The Top 5 Mistakes I Made as a Furniture Flipping Newbie (and How to Avoid Them!)
When you first start flipping furniture, you may be overwhelmed by the millions of results you'll get from Google. Did I mention EVERYONE thinks they're doing things the only right way? So frustrating. Because I am completely self-taught, I made many mistakes in the beginning. Hopefully you can learn from my mistakes and avoid writing this blog in a year. :)
“Do I really need to seal my furniture?” I get this question ALL the time and I can’t stress enough how important this step is. If anything is going to be touching the piece you are flipping it could damage the paint. Sealing the piece keeps it safe from chipping paint, water rings, grubby fingers, and more. Unsealed paint can also stay tacky especially in high humidity. Tacky paint can trap dust, hair, and fingerprints leaving your surface looking gross and can even transfer paint onto anything you set down.
How do I know what to charge for the pieces I flip? Research! Learn from my mistakes and do your research before you post your first piece.One of the first big pieces I sold was a buffet for 100 dollars. It sold within seconds of posting it. Selling a piece right away is exciting when you’re first starting out, but if it sells that fast you’re probably underselling. After researching my market I realized I could have sold that piece for 300 dollars! Researching your market is SO important. It can be scary to ask for what the piece is worth and I still struggle with underselling myself. Remember that you can always lower the price or accept an offer lower than what you are asking, but you can’t come back from pricing too low.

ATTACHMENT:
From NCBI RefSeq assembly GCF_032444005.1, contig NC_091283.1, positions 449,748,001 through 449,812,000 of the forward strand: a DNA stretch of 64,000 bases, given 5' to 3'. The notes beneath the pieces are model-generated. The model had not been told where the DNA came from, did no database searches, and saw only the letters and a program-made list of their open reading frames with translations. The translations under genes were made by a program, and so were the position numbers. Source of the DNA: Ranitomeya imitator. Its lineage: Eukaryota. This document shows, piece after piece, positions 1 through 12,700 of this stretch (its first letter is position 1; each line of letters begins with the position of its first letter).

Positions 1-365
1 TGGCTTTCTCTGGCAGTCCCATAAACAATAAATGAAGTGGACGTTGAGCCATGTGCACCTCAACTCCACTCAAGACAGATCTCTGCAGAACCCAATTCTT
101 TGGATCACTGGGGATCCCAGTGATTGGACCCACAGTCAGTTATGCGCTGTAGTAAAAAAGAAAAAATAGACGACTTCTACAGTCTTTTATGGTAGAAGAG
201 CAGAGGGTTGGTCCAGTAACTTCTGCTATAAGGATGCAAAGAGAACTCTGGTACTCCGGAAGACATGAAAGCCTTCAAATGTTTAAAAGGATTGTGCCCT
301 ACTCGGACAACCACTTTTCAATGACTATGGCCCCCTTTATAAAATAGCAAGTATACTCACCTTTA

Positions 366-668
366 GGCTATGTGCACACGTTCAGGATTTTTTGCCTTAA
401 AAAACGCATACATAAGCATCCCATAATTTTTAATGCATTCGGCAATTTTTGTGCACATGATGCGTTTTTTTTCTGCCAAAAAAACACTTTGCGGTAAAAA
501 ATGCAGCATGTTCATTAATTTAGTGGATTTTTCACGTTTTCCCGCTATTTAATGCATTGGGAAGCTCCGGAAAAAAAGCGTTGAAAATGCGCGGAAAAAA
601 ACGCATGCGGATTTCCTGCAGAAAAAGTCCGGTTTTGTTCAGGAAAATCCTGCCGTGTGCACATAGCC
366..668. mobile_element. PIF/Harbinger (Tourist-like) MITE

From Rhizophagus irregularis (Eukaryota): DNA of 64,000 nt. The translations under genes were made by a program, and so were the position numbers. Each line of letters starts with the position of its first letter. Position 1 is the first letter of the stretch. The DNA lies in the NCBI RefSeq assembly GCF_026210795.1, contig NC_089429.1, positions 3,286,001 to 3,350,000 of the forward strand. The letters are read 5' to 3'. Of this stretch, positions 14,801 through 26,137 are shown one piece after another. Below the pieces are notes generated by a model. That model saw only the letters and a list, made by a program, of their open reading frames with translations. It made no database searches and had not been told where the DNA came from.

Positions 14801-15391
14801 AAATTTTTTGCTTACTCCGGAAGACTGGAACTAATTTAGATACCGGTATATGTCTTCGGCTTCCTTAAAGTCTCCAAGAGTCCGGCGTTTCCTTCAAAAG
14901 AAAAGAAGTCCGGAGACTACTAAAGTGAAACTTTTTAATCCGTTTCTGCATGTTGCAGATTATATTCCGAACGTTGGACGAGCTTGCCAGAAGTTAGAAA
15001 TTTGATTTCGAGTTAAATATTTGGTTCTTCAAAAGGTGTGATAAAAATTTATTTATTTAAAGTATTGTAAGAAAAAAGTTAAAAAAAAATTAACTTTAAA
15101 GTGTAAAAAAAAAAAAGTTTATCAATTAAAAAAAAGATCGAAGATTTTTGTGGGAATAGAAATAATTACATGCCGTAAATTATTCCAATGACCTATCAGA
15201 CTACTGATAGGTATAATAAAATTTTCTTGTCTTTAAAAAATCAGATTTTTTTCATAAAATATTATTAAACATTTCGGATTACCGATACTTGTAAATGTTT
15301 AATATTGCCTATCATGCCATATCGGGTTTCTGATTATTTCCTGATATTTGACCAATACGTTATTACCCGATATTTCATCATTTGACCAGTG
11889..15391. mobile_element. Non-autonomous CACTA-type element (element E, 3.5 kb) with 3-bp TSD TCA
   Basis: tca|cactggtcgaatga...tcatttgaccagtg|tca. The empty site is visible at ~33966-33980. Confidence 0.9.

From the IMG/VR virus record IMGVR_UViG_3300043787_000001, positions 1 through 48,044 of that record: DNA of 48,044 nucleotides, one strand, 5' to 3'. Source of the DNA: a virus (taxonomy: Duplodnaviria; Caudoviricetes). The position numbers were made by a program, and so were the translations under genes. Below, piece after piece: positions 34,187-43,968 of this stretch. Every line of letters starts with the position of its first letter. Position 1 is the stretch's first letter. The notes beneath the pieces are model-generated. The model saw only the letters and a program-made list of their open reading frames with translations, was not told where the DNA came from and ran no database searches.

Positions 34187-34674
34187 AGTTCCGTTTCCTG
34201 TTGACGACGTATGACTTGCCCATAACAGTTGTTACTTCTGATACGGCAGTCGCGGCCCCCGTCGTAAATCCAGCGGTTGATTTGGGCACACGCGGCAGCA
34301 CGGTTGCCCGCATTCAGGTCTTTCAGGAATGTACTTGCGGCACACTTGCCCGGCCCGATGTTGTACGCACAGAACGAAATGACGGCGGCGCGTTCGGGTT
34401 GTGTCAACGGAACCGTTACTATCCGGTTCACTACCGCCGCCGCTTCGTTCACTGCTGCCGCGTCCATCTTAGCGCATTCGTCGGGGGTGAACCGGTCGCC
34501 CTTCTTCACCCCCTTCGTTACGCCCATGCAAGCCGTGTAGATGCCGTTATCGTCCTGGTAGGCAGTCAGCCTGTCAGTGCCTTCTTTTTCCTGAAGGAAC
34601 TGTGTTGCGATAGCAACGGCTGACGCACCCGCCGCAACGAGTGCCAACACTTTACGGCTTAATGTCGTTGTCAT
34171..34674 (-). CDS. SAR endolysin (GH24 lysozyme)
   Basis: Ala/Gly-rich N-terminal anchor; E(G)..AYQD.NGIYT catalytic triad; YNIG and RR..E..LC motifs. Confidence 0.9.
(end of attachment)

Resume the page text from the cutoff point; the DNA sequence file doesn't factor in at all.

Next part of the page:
You also need to research what sells in your area. Buffets are my favorite flips. They are big sellers in my area and they can turn a big profit. But if buffets don’t sell in your area, they can take up a lot of room in your workspace. Nightstands are easy to flip and store, but single nightstands are rarely worth the profit, so I will only pick up sets.
When I first started I felt like I needed to finish the piece the same day I started. This wasn’t good for me or my pieces. If you try to rush the process you’ll probably end up skipping an important step. This is especially true when it comes to painting and sealing. A lot of the time in these steps is spent waiting. If you rush the process and apply too many coats at a time, you’ll end up wasting time when you have to sand it back down and repaint. People always ask me how I do this with a baby, and while I am lucky to have a good support system and lots of energy, the biggest factor is time management.
Tell me in the comments: what is one mistake you've learned from... or which of these mistakes are you still struggling to fix?